As previously discussed, video surveillance is a reality in personal injury litigation and surveillance depicting a Plaintiff acting inconsistently with their evidence can impact an assessment of damages. Reasons for judgement were released last week by the BC Supreme Court, Vernon Registry, demonstrating surveillance evidence in action.
In last week’s case (Wilkinson v. Whitlock) the Plaintiff was injured in a 2007 collision in Vernon, BC. The Defendant drove through a red light and was found fully at fault for the crash. The Plaintiff suffered from back problems as a result of the collision. In the course of trial the Plaintiff testified as to the effects of these injuries. ICBC introduced video surveillance evidence which gave the impression “of an individual less limited than (the Plaintiff’s) evidence at trial and on discovery would lead one to conclude“. Mr. Justice Barrow provided the following reasons considering this evidence:
 There is reason to approach the plaintiff’s evidence with caution. She was defensive and evasive in cross-examination. I accept that anxiety may explain her defensive posture, but it does not account for her tendency not to answer questions directly. I do not, however, take much from these circumstances.
 As to the videotape evidence, it is of some assistance. The plaintiff was videotaped in January and February of 2008, May of 2009, and June and October of 2010. The plaintiff’s left hip and groin became, on her description, excruciatingly painful for no apparent reason when she was shopping. Although Ms. Wilkinson could not recall the date of this event, I suspect it was likely in the fall of 2008. Ms. Wilkinson testified that although the pain in her hip or groin varies, it often causes her “to waddle” when she walks as opposed to walking with a normal gait. On examination for discovery she agreed that it caused her to waddle most of the time. She said that it was a particular problem when she walked after driving.
 The January and February 2008 videotape evidence is of little assistance – the recordings are brief and do not show the plaintiff walking to any extent. The May 2009 videotape evidence is much more extensive. On May 19, 2009 the plaintiff was at a gas station purchasing flowers. To my eye, her gait appeared normal. On June 14, 2009 the plaintiff was videotaped while at a garden centre, and again her gait appeared normal. A year later, on June 15, 2010, there is videotape of her walking. There is no apparent limp but she does appear stiff and careful in the way she moves. On June 17, 2010 Ms. Wilkinson was videotaped walking to her car with a grocery cart full of groceries. She was captured loading the groceries into the hatchback of her vehicle. She did all of that without apparent limitation. On June 19 of that year she purchased a three or four foot tall house plant which she loaded and unloaded from her car, again without apparent limitation. Finally, there is a lengthy videotape of her on June 19, 2010 at a garden centre with Mr. Bains and her daughter. She is captured squatting down, standing up, and walking about the store without noticeable limitation. In summary, the videotape reveals some minor stiffness or limitation on some occasions. There are also occasions when she appeared to have little or no visible limitation. Generally, the impression left by the videotape evidence is of an individual less limited than Ms. Wilkinson’s evidence at trial and on discovery would lead one to conclude.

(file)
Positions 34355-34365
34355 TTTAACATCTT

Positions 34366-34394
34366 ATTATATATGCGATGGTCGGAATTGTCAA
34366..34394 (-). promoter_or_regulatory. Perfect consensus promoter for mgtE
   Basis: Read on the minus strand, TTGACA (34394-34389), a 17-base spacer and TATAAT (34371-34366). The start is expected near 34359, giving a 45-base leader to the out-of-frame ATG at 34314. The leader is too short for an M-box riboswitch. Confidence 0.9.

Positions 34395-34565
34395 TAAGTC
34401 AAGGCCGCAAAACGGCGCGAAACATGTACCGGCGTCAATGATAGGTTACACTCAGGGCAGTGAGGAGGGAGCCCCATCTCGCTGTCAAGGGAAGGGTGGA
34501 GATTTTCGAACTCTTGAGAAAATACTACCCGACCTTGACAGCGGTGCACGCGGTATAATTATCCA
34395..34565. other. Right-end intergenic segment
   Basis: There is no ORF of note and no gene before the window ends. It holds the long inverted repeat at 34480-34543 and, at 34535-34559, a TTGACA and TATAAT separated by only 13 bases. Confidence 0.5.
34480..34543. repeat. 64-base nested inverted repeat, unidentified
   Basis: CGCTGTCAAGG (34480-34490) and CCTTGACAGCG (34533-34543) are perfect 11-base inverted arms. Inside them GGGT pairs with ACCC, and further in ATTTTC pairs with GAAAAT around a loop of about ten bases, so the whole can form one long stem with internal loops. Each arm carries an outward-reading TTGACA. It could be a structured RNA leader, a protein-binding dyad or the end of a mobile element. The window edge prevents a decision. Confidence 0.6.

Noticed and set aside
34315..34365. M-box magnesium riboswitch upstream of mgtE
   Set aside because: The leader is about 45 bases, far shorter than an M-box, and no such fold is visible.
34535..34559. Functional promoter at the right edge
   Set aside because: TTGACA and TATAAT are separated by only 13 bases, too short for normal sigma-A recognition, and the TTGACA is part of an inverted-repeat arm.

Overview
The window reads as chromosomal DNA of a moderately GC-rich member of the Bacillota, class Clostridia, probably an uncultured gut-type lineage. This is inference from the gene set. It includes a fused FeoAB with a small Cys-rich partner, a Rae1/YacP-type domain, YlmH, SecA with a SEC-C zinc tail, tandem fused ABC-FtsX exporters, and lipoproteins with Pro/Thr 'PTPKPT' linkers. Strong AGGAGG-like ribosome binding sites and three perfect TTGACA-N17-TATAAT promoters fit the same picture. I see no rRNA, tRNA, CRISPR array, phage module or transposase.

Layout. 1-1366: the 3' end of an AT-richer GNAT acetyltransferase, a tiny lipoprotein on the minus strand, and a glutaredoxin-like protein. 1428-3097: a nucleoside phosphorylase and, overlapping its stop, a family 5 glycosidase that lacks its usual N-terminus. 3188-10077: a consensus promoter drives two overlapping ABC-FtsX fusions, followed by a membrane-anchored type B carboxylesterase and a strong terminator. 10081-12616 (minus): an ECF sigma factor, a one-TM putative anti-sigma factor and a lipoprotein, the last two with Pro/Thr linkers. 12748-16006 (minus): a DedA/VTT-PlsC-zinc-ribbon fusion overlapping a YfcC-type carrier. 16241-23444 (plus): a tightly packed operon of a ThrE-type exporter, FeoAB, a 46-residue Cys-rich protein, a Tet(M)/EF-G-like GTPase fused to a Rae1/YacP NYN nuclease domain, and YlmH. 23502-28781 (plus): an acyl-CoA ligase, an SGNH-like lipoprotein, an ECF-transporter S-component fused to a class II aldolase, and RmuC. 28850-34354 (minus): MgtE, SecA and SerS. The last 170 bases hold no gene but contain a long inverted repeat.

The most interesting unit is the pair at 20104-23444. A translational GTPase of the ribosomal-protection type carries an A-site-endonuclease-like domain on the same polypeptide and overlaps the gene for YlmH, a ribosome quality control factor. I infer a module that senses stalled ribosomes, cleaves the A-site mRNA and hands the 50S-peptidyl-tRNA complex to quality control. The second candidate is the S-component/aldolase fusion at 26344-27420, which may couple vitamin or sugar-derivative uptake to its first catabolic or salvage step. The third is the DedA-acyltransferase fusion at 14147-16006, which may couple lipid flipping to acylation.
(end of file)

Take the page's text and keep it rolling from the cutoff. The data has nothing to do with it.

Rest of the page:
- Mitigation of Damages
This case is also worth reviewing for the Court’s application of the mitigation principle. Mr. Justice Barrow found that the Plaintiff was prescribed therapies that she failed to follow and these would have improved the symptoms. The Court did not, however, reduce the Plaintiff’s damages finding that it was reasonable for her not to follow medical advise given her financial circumstances. Mr. Justice Barrow provided the the following reasons:
 Returning to the principles set out in Janiak, and dealing with the second one first, I am satisfied on a balance of probabilities that continued physiotherapy at least during 2008 would have reduced some of the plaintiff’s symptoms and increased her functionality. Further, I am satisfied that the supervised exercise program that Mr. Cooper recommended would have yielded ongoing benefits. I reach this conclusion because Ms. Wilkinson did benefit from both Mr. Saunder’s and Mr. Cooper’s assistance. There is no reason to think those benefits would not have continued and perhaps provided further relief.
 The more difficult issue is whether it was unreasonable for the plaintiff to not have followed up on these therapies. She testified that it was largely due to a lack of financial resources. I accept her evidence in that regard. She was in the midst of renovations which were costly. In addition she had lost the assistance that Mr. Harrison was to have provided. The renovations were also time consuming and physically taxing. Further, she underwent a very difficult separation from Mr. Harrison which extracted both a financial and emotional toll. In all these circumstances I am not persuaded that the defendant has established that it was unreasonable for the plaintiff not to pursue a fitness regime more diligently than she did. Most of the impediments to the pursuit of such a program will be no longer exist once this trial is over. I will address the implications of that when dealing with the damages for future losses.